I can't answer your specific questions about using I-beams for walls, but I did look in detail into using them for joists, vs solid timber. For my 16ft span, solid timber would have worked out about £20 per joist, whereas my JJI engineered I-beams of the same dimensions were £36 each. So you are paying nearly double, for a considerably reduced quantity of timber! But the benefits are enormous. - much easier to handle due to reduced weight - totally dimensionally stable, giving perfect flat and squeak-free floors - easy running of services through the web - far better thermal properties because thermal bridging is almost eliminated To me, it was a no brainer to go with the I-joists. In the grand scheme of my build, it added less than £300. For walls, I believe that a Larsen truss may be a more common way of achieving what you are looking at.
  13. Crofter

    Dripping tap... IKEA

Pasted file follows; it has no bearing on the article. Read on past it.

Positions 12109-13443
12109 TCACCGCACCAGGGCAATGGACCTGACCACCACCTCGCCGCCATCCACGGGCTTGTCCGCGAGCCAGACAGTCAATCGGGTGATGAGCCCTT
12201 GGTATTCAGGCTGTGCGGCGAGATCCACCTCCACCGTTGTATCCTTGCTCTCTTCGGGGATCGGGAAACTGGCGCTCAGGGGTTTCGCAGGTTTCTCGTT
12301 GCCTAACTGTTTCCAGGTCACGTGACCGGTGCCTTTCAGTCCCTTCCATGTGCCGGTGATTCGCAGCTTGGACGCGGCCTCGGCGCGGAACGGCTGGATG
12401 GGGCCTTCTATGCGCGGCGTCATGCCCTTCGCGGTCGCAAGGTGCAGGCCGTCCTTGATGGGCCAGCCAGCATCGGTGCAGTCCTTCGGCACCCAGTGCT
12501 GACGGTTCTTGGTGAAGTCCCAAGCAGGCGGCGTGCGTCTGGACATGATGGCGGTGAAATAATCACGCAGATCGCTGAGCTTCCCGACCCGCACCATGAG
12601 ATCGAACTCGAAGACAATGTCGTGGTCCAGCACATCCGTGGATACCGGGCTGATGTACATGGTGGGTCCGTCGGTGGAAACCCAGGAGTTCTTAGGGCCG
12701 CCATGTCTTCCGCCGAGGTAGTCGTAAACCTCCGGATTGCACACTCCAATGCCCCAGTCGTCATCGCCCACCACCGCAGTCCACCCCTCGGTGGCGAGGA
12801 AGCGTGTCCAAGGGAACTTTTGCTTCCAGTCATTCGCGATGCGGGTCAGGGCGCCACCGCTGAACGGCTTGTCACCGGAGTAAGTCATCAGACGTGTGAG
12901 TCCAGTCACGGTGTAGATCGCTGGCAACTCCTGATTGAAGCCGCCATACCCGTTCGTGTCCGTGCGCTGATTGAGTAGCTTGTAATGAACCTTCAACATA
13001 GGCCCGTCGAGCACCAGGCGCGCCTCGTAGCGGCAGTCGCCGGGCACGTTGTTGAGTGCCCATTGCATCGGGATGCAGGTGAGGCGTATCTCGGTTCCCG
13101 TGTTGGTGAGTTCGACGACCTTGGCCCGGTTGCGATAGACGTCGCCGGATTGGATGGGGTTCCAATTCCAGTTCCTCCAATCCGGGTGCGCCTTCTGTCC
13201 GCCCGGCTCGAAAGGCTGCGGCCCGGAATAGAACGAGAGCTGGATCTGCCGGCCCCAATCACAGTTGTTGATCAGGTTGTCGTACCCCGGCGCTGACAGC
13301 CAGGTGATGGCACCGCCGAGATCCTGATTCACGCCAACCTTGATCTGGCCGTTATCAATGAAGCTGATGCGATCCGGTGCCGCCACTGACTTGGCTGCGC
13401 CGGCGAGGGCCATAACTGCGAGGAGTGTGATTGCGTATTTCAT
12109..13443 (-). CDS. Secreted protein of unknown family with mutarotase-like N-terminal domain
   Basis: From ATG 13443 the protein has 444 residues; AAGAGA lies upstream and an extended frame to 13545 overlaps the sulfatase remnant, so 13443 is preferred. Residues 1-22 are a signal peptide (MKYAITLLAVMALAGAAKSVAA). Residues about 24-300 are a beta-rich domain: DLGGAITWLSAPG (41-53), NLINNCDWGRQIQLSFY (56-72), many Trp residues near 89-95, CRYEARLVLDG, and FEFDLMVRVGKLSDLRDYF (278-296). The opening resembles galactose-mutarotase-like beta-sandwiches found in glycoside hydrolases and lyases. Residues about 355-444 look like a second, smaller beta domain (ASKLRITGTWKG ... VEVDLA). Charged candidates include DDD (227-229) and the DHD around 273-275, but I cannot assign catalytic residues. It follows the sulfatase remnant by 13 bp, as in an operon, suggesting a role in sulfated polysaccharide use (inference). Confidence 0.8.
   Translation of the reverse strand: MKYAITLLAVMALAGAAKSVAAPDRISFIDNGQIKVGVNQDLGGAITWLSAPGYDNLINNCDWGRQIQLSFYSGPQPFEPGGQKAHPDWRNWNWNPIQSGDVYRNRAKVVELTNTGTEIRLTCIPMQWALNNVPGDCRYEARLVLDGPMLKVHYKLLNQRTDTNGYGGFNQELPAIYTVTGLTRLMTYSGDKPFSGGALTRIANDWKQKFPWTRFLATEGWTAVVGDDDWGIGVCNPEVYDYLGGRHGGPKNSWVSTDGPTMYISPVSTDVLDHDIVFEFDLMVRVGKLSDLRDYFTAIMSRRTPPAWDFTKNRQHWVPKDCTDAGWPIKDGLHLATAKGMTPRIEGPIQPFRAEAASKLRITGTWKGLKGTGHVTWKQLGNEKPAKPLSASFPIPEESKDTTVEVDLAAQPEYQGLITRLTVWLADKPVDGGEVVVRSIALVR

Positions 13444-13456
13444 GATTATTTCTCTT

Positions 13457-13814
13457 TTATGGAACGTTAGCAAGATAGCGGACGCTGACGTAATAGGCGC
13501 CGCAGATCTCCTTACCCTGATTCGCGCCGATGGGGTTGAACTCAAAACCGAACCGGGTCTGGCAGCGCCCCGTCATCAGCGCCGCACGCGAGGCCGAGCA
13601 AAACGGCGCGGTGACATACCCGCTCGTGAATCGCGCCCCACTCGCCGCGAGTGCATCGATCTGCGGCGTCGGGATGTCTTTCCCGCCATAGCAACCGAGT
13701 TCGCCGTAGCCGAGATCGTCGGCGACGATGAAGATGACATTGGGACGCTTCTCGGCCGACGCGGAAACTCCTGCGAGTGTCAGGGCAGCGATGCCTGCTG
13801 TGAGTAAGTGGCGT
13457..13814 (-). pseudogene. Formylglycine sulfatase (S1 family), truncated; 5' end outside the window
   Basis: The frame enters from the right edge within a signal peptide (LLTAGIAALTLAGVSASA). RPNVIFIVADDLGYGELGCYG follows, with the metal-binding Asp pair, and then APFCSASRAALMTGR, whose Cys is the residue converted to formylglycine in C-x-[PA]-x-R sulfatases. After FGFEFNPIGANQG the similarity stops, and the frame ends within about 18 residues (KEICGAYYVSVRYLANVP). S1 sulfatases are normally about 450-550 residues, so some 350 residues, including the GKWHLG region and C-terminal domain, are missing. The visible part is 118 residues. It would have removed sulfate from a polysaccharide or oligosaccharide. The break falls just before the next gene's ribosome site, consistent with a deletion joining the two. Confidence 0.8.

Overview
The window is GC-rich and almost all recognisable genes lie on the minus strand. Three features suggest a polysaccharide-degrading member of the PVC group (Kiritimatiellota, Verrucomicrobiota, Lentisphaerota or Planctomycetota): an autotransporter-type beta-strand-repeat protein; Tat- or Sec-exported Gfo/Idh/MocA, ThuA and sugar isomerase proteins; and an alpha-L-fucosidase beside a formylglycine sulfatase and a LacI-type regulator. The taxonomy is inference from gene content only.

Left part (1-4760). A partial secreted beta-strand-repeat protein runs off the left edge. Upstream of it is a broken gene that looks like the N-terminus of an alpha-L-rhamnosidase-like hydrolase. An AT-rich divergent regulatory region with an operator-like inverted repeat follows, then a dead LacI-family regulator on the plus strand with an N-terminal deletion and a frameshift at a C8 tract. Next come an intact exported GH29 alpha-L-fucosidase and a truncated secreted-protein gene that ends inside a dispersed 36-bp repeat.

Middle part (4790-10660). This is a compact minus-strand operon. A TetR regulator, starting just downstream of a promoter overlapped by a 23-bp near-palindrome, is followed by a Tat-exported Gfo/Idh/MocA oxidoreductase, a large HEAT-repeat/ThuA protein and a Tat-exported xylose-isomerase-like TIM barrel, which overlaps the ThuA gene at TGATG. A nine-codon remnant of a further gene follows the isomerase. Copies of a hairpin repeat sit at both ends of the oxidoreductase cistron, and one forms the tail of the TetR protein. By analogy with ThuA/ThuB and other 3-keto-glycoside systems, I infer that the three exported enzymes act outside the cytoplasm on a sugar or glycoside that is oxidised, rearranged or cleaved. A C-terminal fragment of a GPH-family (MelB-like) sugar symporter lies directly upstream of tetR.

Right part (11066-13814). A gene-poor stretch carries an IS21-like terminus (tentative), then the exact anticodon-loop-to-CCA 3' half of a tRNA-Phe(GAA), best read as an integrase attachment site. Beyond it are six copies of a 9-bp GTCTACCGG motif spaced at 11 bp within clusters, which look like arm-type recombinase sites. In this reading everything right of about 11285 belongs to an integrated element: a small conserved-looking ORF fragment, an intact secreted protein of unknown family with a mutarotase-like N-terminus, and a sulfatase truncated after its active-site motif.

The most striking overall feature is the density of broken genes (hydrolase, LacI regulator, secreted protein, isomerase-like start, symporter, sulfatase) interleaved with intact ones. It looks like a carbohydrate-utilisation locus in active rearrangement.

eBay! e.g. (no connection/endorsement etc- simply the first one on the listing). If you get one with too long a spindle, it will still work, but you will see some of the brass part showing. How do I know this... It's a straightforward job needing a couple of spanners, but you will need to isolate both sides of the tap.
  14. Crofter

    Dripping tap... IKEA

    It's not just needing a new ceramic cartridge, is it?
  15. Crofter

    Buying a used van or pick up.

    The caravan was from the mid 80s so predates the need for plating. The axle itself had a plate saying 800kg. No idea what the finished trailer weighed, obviously much less than the caravan did. I've never been pulled over for a weight test, police are probably spread a bit thin round here. You hear of people trying silly things with converted caravans, like using them as car trailers, which gives them a bad name. But for picking up long or bulky loads it's ideal. I only had a hatchback to tow it with anyway so 800kg was about as much trailer as I could use.